May 19, 2019

Which Way Does Davey Johnson’s Second Act Go?

July 5, 2013 by · Leave a Comment 

Davey Johnson was Manager of the Year in 2012 because he brought out the best in a team few picked to win much of anything. Patience and quiet confidence in his players worked those wonders. But this year that same enduring belief in his players has become equal parts tragedy and comedy. Not comedy as in ha-ha, but comedy as in a story with a happy ending no one can see in the offing.

Take Danny Espinosa. It was tragic watching Espinosa battling through one of the worst slumps any Nationals player has endured since 2005. The slump continued even after Espinosa was sent down to Syracuse. But Davey went right on believing, saying that Espinosa had the talent, but was too stubborn to change his approach when it clearly wasn’t working.

In a July Fourth holiday double-header, Espinosa played both games and went 4-for-7 with a walk. He struck out only twice which was cause for celebration. The rare fireworks lifted his batting average from .088 to .143. Is it a sign of rebirth? Is it comedy or tragedy? The second act is just getting started.

Nationals reliever Drew Storen should be in Syracuse with Espinosa. There are not many late inning relievers with an ERA of 5.40 who are hanging around in the major leagues. Davey Johnson talked about Storen shaking off numerous signs before grooving two hanging breaking balls, the first to Yuniesky Betancourt and then another to Carlos Gomez, both of which were hit over the wall. Steve McCatty had visited the mound just before Gomez came to bat.

No one knows what McCatty says in those sessions, his head bobbing as he politely gets in the grill of his pitchers. What was uncanny was how Storen never made eye contact with McCatty, how he seemed totally unmoved by anything being said. Just to prove how unmoved he was, he set the curve up on a tee for Gomez who just flat knocked the piss out of it.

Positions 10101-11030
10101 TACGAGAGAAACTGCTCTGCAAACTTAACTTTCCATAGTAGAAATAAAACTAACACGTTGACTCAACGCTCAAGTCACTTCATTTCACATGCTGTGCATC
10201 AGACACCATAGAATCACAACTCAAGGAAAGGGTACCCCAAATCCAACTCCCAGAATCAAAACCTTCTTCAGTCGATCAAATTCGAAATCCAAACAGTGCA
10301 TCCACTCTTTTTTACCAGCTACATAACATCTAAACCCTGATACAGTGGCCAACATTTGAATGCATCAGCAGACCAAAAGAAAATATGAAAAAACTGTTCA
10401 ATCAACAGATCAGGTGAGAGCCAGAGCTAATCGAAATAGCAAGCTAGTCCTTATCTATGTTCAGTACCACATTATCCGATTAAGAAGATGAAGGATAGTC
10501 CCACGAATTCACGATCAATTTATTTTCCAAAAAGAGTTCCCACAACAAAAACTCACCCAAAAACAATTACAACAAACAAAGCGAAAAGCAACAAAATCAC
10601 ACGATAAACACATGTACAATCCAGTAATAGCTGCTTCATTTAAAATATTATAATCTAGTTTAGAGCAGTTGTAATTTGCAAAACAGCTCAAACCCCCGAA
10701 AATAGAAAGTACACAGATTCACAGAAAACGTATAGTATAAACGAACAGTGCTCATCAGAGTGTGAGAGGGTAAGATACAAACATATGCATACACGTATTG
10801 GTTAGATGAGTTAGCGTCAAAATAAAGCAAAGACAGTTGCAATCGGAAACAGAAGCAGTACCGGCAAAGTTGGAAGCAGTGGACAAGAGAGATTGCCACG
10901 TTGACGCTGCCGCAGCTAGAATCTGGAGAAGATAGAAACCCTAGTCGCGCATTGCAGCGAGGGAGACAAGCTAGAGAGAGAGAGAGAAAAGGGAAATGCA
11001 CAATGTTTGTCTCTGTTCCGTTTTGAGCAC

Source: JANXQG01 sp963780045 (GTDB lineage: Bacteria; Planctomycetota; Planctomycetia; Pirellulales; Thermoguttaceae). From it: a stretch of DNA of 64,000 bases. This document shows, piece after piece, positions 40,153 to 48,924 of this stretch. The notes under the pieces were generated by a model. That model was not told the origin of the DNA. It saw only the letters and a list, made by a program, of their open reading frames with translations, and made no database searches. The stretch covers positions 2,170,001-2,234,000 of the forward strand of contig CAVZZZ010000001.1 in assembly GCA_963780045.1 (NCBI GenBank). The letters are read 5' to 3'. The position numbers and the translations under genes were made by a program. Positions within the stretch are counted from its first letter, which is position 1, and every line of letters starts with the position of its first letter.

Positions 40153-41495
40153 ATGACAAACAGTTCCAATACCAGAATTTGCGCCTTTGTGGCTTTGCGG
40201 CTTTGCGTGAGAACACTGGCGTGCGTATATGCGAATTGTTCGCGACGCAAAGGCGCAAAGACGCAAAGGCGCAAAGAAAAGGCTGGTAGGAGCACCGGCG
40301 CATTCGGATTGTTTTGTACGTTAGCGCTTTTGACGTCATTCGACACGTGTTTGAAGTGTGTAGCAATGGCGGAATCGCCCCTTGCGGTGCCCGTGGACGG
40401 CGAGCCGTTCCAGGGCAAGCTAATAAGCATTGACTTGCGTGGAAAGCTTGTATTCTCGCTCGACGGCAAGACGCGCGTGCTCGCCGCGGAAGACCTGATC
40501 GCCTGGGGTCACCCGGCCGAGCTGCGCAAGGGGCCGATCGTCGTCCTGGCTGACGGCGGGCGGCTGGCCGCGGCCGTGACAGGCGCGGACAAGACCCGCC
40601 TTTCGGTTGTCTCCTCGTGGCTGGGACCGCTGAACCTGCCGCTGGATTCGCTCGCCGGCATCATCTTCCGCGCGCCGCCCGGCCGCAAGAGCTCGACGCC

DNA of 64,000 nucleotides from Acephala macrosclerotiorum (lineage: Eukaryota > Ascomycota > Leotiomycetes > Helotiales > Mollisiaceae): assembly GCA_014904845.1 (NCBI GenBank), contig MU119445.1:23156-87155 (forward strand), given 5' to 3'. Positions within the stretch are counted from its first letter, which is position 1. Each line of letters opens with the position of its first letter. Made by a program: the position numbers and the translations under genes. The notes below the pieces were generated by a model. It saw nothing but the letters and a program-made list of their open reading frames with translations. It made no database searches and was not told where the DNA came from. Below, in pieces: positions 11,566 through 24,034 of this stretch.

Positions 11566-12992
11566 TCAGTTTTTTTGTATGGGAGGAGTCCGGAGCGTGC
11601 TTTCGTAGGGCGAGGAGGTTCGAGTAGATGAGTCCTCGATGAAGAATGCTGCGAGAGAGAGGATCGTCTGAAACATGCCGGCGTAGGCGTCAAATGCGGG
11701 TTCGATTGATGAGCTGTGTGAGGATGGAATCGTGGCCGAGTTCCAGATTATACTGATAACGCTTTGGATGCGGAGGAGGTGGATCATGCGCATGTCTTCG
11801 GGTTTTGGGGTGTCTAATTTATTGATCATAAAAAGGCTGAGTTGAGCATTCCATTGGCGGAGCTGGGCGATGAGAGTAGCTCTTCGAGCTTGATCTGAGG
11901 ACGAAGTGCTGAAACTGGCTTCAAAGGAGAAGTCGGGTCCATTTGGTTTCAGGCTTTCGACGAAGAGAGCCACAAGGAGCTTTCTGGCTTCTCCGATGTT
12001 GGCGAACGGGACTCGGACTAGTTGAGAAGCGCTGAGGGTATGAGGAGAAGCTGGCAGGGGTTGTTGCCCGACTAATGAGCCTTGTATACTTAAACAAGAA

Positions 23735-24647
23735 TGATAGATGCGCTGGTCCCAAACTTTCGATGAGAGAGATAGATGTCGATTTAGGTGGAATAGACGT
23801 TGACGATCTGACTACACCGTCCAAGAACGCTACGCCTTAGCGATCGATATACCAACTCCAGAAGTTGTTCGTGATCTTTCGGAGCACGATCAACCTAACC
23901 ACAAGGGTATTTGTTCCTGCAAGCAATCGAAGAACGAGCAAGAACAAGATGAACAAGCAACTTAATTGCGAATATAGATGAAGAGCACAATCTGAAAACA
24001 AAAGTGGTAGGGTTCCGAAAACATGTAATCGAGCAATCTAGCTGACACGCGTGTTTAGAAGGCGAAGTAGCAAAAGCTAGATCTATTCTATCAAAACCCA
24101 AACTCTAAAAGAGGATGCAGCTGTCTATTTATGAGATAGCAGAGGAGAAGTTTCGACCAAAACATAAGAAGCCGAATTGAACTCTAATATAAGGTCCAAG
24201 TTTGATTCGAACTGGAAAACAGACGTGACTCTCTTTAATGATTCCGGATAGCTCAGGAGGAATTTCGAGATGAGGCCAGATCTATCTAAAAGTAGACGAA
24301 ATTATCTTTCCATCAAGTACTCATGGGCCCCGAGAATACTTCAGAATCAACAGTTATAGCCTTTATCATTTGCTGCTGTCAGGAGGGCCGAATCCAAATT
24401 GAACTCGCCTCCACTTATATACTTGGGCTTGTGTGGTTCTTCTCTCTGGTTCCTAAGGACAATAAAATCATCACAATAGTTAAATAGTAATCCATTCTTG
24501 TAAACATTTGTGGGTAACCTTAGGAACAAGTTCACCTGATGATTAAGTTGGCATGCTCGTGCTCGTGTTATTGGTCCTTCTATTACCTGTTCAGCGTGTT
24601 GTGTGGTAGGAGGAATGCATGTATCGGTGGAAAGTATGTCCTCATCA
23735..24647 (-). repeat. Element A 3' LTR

But Davey still believes in Storen or at least that is the public face he puts on it. Storen cost the Nationals their chance at the National League Championship last year. He imploded in the bottom of the ninth, unable to put away the Cardinals when they were trailing in the final game of the NLDS. And that was tragic. Most Washington fans worried that Drew Storen would let the affair get into his head.

But enough is enough. Seeing anything but tragedy in that one requires the faith of Job, or Davey Johnson.

Tracee Hamilton of the Washington Post said it best—although Rosanna, Rosanna Danna said it first.  ”It’s always something.” There is Bryce Harper trying to run through a brick wall, then getting the yips anytime he gets near one thereafter. There is Ryan Zimmerman’s numerous errors as he relearns how to throw with a surgically repaired shoulder. Then you have Dan Haren.

Davey says Haren had great “tilt” on his cutter in his recent bullpen session and Davey cannot wait for Haren to take the mound again. That makes two people who are looking forward to Haren’s next outing—well, not counting the starting lineup he will be pitching against.

In 2012 Davey got optimal performances from bench players like Chad Tracy, Roger Bernadina, and Tyler Moore. None of the three has been north of the Mendoza line this season, but Davey continues to give them opportunities to play their way out of it, even as it costs ball game after ball game.

Is it a tragedy or a comedy? It’s only intermission so it is hard to tell. Right now the voters are all leaning tragedy. But the great ones get you thinking that. You are all lined up for a gallows finish and then the man with no name shoots through the rope. Or the train is bearing down on the beauty tied to the rails and Dudley Do-right rides to the rescue. “Surprise, Surprise,” Gomer Pyle used to say as everything turned up roses. So go get ’em Davey, time’s a wasting. The second act has just begun. You’ve got ’em right where you want ’em.


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